Interactive Creatives—Unite!

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Last week at the Soho House in New York, more than 30 of the globe's leading interactive talents gathered to exchange ideas and get a shot of creative reinvigoration at the first U.S. installment of the European networking forum, the Creative Social, the brainchild of Daniele Fiandaca, COO of Profero and Strawberry Frog creative partner Mark Chalmers, sponsored by MSN. Guest inspirational speakers included street artist collective Faile, The Barbarian Group, Coolhunting.com founder/editor Josh Rubin and Bernstein and Andrulli's Louisa St. Pierre. Fiandaca and Chalmers discuss their thoughts on the state of interactive creativity and why they got this party started in the first place.

AdCritic: Why did you decide to get everyone together like this?

Mark Chalmers
Mark Chalmers
Mark Chalmers: One reason is because we're dedicated in our work, work is most of our life and we want to enjoy it. Creative Social works on chemistry, on a lot of people being friends, and it helps you make new ones. You can get lost in business and industry and forget your creative roots. Ultimately, we're all creative people and at the end of the day you want to be stimulated by ideas.

AC: What have you learned so far from this event, your colleagues-any trends?

Daniele Fiandaca
Daniele Fiandaca
Daniele Fiandaca: This is the fourth social now, and generally, what's growing is the massive positivity. The big thing I see is the collaboration, the ability of everyone to share information, share techniques. I've actually seen advertising come off the back of presentations from this. At one event a creative from DoubleYou in Barcelona started talking about the use of webcams, and in one project Mark ended up doing lovely stuff, online karaoke, using webcams. The creative had also said, "I've never seen drag and drop banners," so I went back to my agency's creatives and said, "Guys, I want to see this," so we did that, and it got in the annual in D&AD.

AC: Isn't this sharing of "secrets" kind of risky for all of you?

DF: No one cares. When it comes down to it, as a collective we can push digital agencies and the quality of their work higher. It's only a matter of time before the digital agency is actually leading the pack.

AC: What are you noticing from clients and marketers? Do you feel like they're more open to creative ideas these days?

DF: I think the big thing still holding back digital agencies in general are the offline agencies, simply because we do come up with ideas a lot of the time that the client says could work through the line. But as soon as they go to their offline agencies, straight away you will find the agencies will shut it down. There's no way these guys will end up working on something that somebody else has come up with. There's a bit of an ego there.

MC: I think that might be more true for the U.K.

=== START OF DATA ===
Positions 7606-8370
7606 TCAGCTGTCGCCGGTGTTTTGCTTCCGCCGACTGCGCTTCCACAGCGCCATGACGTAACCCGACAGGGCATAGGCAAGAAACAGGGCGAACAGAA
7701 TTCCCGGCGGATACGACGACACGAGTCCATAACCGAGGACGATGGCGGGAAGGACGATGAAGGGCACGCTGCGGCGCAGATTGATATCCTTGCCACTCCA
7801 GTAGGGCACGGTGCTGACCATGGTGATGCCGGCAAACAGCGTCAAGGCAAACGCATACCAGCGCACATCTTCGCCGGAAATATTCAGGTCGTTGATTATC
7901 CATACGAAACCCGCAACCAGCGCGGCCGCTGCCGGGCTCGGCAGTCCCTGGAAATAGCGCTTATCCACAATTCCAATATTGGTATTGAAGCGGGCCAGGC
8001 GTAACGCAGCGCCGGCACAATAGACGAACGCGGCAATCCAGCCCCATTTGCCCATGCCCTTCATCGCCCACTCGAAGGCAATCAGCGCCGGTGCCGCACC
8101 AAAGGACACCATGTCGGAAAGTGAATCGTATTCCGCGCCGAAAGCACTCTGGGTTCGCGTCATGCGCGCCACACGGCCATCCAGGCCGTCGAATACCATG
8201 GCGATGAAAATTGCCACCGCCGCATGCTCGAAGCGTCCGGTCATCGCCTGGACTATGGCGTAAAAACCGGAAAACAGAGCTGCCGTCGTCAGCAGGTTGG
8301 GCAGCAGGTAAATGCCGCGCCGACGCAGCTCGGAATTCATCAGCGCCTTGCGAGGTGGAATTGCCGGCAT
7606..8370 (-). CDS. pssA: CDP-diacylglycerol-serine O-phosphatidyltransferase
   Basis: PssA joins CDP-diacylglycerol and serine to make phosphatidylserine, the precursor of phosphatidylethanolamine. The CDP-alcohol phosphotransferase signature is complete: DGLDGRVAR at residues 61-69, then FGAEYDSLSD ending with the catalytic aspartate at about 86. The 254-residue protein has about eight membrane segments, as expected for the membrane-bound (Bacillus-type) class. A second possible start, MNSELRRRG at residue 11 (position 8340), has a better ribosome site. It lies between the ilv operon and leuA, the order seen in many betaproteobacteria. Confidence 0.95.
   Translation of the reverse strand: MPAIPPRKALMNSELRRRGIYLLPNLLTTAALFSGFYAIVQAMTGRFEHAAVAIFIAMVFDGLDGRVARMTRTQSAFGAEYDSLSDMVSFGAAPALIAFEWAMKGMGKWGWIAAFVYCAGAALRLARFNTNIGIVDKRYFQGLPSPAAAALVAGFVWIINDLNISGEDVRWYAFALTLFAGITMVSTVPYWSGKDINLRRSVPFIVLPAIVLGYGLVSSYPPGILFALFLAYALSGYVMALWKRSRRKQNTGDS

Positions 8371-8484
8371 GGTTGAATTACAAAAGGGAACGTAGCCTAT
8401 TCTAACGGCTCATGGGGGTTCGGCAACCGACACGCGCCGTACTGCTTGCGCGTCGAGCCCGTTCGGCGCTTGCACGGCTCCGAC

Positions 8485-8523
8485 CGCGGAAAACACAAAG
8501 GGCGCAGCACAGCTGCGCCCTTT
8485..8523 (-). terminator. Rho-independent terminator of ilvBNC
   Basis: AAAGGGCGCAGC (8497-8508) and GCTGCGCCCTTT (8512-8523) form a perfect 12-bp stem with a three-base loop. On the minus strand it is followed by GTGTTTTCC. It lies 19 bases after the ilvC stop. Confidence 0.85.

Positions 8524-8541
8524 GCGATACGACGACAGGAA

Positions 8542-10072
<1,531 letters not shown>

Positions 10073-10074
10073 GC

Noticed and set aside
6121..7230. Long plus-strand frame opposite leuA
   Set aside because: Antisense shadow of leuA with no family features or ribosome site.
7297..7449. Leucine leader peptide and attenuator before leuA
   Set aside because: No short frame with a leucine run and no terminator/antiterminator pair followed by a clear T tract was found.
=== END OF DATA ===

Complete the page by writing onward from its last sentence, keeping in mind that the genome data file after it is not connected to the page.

DF: It could be, because we've seen today that The Barbarian Group is not necessarily finding that. But we're used to taking offline ideas, celebrating them, and saying how can we make this live online? We have no egos because traditionally we've had to take the work somewhere else.

AC: What about developments in technology, do you feel that's fueling you to move in new directions?

MC: It's definitely inspiring it. But I think the ideas are already there. We can always think bigger than the technology allows, but luckily technology has caught up with it. If anything, we always have to scale down ideas. I think what's really exciting now is the user-generated ideas. It's going to change the whole model.

AC: Yeah, how are things like YouTube affecting the work you do? There's so much to compete with now.

DF: Embrace it. Use it to your advantage, and work out ways to get people engaged. It's all about brand engagement now. Anyone who talks about click-through—that's so old, we haven't used that for years. Going forward, it will be about interaction rate. A lot of the executions we're doing aren't actually driving you anymore. You're actually interacting with an ad. There's the key metric. It's about people who spend time, upload their videos.

AC: You have an international audience here. From where do you see the most exciting work?

MC: I always thought historically the Nordics were always more connected, very advanced, but now that's not so much. Connectivity has broadened out, and that theory got blown out of the water as soon as we met DoubleYou from Spain. We're noticing a difference between European and Stateside work. A lot of the European work comes from an arts background, and a lot of the American work comes from more of a business sort of background. The influence is slightly different and it's sort of what's in the blood. That's not to say that any work is better creatively, it just comes from slightly different influences.

DF: The work from Europe is consistently very good. I'm hoping to see more original stuff from an [interactive] agency where you know the thinking behind it couldn't have come from offline. The people in this room are going to be in the juries, and they're really connected with the work. They'll be much more knowledgeable when they go into the judging process about what's going on. In an ideal world, I'd love to be able to do this at the global level, on a monthly basis, have a real finger on the pulse.
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